Finding vegan and cruelty-free products can be somewhat of a hassle. Often, we have to shop online or go out of our way to shop at a health store. Surprisingly, this is not the case with cruelty-free household cleaners. Many are available at your local supermarket or pharmacy.
Let me start by saying that I am very well aware that humane farming labels are sometimes misleading. Factory farms often label their products “humane” as a marketing ploy. The term “humane” is not defined or regulated by the USDA and therefore producers can use it as they please. You can read more on that here.
It is difficult to understand why in the 21st century real animal fur is still a thing. With so many faux-fur brands and other cruelty-free fabric options available, there’s no reason why anyone should wear real fur.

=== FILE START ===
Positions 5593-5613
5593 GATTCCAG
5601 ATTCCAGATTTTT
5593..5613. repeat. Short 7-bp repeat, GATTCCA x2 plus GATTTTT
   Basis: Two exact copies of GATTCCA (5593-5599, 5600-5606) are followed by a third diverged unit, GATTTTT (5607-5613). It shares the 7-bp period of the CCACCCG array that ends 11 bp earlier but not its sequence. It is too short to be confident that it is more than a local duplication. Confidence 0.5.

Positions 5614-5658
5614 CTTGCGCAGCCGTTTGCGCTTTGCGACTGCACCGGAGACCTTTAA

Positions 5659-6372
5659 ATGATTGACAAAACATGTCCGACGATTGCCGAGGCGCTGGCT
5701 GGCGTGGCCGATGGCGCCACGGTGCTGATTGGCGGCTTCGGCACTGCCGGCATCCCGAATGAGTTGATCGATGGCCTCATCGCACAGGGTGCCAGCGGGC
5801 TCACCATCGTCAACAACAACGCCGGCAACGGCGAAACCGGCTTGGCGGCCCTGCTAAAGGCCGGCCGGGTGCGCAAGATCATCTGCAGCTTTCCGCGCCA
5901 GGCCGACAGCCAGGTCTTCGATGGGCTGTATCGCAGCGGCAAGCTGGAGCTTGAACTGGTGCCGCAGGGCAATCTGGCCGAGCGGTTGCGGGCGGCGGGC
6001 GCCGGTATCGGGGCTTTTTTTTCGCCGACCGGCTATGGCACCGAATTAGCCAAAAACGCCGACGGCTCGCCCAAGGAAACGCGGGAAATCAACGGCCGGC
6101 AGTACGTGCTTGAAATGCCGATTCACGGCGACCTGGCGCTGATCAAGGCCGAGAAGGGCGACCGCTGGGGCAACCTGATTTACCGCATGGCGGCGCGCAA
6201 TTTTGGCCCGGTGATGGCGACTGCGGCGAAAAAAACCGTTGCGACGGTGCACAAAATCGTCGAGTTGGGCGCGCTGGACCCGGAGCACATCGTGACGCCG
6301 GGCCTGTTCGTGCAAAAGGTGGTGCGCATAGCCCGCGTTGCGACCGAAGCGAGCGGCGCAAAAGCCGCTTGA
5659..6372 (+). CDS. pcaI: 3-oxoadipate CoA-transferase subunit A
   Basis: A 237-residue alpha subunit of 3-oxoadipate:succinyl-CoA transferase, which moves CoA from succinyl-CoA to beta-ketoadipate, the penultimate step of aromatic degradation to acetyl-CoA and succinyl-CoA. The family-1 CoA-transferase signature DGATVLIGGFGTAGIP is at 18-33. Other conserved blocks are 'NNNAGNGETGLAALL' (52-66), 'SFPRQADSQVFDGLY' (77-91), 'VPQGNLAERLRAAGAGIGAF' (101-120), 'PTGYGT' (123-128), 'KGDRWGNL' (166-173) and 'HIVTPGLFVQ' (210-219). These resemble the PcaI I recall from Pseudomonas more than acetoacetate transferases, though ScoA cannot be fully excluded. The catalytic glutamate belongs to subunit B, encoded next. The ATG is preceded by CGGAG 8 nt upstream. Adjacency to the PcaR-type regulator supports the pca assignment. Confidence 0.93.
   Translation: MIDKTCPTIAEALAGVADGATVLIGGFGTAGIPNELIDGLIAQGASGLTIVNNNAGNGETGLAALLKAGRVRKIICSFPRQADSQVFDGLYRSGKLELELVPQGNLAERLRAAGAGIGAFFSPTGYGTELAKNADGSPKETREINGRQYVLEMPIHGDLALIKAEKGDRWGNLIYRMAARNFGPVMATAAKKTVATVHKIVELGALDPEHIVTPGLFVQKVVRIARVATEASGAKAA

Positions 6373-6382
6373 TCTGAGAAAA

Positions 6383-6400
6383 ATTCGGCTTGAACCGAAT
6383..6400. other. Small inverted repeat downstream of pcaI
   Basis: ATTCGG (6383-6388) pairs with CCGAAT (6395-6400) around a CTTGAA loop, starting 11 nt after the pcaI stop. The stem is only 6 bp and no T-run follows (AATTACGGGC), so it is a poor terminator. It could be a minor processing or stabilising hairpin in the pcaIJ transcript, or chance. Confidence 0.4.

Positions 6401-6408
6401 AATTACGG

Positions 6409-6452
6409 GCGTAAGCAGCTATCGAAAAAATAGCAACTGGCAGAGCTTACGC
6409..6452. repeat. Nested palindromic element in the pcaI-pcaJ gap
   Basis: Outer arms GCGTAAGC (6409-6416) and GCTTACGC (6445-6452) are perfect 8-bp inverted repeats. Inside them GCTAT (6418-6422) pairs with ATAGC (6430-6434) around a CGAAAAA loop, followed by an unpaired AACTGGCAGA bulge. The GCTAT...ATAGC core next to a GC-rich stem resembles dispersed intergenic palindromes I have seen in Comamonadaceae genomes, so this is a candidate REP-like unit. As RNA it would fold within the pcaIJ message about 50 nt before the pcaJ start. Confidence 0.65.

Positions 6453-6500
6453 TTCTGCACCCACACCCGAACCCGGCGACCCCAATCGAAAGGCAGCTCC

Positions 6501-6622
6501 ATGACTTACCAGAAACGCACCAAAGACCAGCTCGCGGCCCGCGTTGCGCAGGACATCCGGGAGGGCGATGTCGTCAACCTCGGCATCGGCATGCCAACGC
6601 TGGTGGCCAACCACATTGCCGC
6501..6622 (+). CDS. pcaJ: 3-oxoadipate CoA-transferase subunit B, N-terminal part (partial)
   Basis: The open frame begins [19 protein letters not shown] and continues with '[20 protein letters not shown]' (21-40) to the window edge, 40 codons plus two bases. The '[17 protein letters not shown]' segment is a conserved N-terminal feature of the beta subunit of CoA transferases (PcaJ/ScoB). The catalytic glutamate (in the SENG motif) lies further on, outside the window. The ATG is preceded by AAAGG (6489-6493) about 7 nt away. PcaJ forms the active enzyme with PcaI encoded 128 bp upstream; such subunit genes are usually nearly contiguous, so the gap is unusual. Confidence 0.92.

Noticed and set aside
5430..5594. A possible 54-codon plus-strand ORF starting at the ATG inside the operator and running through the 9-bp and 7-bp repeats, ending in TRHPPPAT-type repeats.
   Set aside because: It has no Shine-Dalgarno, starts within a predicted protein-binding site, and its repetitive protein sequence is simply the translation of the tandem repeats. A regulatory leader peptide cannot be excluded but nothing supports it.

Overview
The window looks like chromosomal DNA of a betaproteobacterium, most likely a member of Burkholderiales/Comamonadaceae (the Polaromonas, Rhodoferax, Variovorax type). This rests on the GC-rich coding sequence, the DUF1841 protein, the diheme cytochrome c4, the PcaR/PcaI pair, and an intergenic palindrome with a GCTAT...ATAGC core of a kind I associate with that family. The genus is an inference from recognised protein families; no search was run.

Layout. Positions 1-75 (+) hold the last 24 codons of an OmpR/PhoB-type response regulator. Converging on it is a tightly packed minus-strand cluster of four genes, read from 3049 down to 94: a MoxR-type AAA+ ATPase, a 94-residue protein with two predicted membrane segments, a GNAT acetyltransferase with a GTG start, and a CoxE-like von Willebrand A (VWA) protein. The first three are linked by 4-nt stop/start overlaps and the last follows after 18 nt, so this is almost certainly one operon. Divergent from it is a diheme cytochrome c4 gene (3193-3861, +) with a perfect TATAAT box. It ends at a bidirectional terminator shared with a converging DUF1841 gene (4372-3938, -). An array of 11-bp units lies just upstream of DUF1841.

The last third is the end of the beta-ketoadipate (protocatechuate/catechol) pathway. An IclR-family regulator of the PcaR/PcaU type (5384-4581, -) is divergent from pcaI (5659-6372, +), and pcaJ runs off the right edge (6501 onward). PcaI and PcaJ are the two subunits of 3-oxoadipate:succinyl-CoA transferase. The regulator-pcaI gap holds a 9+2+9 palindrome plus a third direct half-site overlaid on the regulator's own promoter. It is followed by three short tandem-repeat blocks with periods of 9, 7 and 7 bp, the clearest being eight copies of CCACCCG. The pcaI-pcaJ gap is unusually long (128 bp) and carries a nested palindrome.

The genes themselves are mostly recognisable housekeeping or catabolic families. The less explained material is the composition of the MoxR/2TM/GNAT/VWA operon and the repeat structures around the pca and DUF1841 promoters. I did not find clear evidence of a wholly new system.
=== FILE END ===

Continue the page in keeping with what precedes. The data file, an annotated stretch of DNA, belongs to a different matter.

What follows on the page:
Finding cruelty-free acne treatments can be a difficult task. Most acne treatment brands are owned by household product, cosmetic, or pharmaceutical companies that test on animals where required by law.
You’ve dumped your old shampoo, body wash, and even your laundry soap for cruelty-free alternatives. But have you paid any mind to your hair removal routine? Hair removal products are often overlooked when making the switch to a cruelty-free lifestyle, but nonetheless, the industry is not a very animal-friendly one.
Most people are shocked to find out that contacts are tested on animals, mainly rabbits. I was shocked too. I always knew that my contact solution was tested on animals, but I never even thought about my contacts. The fact is that all contact lens brands sold in the US are tested on animals, and so are the contact solutions.
More than 50 million animals are killed each year for their skin or fur. The methods used to kill these animals are barbaric. They are often gassed and electrocuted, which seems gentle compared to another common method of being skinned alive.